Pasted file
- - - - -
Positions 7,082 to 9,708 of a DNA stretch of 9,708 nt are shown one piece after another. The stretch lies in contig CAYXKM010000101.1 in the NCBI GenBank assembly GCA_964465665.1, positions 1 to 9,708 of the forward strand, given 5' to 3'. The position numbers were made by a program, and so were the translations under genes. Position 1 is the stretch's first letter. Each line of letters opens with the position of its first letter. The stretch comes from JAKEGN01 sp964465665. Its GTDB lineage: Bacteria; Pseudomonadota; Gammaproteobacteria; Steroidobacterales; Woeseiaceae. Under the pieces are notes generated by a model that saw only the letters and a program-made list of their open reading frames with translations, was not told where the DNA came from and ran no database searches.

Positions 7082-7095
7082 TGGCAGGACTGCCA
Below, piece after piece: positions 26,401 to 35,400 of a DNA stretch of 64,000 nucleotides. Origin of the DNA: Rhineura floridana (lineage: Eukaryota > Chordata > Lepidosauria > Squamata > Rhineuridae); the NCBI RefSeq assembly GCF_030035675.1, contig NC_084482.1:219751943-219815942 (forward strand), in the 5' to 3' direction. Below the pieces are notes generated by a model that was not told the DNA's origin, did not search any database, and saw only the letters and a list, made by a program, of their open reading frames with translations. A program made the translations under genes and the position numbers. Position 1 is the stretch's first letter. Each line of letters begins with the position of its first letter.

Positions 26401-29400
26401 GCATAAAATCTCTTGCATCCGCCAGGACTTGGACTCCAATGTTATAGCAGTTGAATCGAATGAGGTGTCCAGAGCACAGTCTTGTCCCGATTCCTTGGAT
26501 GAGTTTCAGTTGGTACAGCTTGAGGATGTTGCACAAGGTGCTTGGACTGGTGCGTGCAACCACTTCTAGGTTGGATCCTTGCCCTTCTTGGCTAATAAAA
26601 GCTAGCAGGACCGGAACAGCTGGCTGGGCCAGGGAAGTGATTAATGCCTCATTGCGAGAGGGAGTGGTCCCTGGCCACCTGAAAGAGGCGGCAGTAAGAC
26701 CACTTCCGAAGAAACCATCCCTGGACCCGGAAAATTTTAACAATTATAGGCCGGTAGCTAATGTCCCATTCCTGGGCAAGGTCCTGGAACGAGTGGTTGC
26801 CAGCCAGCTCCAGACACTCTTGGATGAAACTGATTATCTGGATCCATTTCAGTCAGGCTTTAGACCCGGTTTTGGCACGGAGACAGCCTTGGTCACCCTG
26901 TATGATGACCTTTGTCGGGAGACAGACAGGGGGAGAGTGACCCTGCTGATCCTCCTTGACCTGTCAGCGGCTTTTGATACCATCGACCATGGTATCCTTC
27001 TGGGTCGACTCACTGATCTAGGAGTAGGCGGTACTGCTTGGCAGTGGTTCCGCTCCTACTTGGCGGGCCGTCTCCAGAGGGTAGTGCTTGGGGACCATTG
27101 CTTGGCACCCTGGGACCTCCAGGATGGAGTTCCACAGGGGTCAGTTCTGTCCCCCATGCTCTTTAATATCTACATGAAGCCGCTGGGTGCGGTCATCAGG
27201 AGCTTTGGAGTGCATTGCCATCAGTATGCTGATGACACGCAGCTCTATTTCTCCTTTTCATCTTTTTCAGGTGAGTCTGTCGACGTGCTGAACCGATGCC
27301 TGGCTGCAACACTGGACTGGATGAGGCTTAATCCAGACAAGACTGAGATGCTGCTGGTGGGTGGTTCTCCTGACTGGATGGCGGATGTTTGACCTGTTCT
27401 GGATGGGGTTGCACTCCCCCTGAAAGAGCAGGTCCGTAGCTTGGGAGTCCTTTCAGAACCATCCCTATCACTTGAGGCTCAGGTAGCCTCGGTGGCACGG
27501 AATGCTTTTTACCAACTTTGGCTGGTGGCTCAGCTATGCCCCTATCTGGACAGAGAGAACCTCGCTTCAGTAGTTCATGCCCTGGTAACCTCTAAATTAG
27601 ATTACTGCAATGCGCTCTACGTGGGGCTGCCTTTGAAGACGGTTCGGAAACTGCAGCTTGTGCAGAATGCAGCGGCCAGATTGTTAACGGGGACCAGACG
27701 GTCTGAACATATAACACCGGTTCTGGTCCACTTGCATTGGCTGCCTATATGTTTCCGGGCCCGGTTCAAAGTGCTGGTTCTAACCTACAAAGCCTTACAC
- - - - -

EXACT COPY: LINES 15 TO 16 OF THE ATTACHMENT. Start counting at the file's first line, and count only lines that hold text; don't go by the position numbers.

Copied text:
27301 TGGCTGCAACACTGGACTGGATGAGGCTTAATCCAGACAAGACTGAGATGCTGCTGGTGGGTGGTTCTCCTGACTGGATGGCGGATGTTTGACCTGTTCT
27401 GGATGGGGTTGCACTCCCCCTGAAAGAGCAGGTCCGTAGCTTGGGAGTCCTTTCAGAACCATCCCTATCACTTGAGGCTCAGGTAGCCTCGGTGGCACGG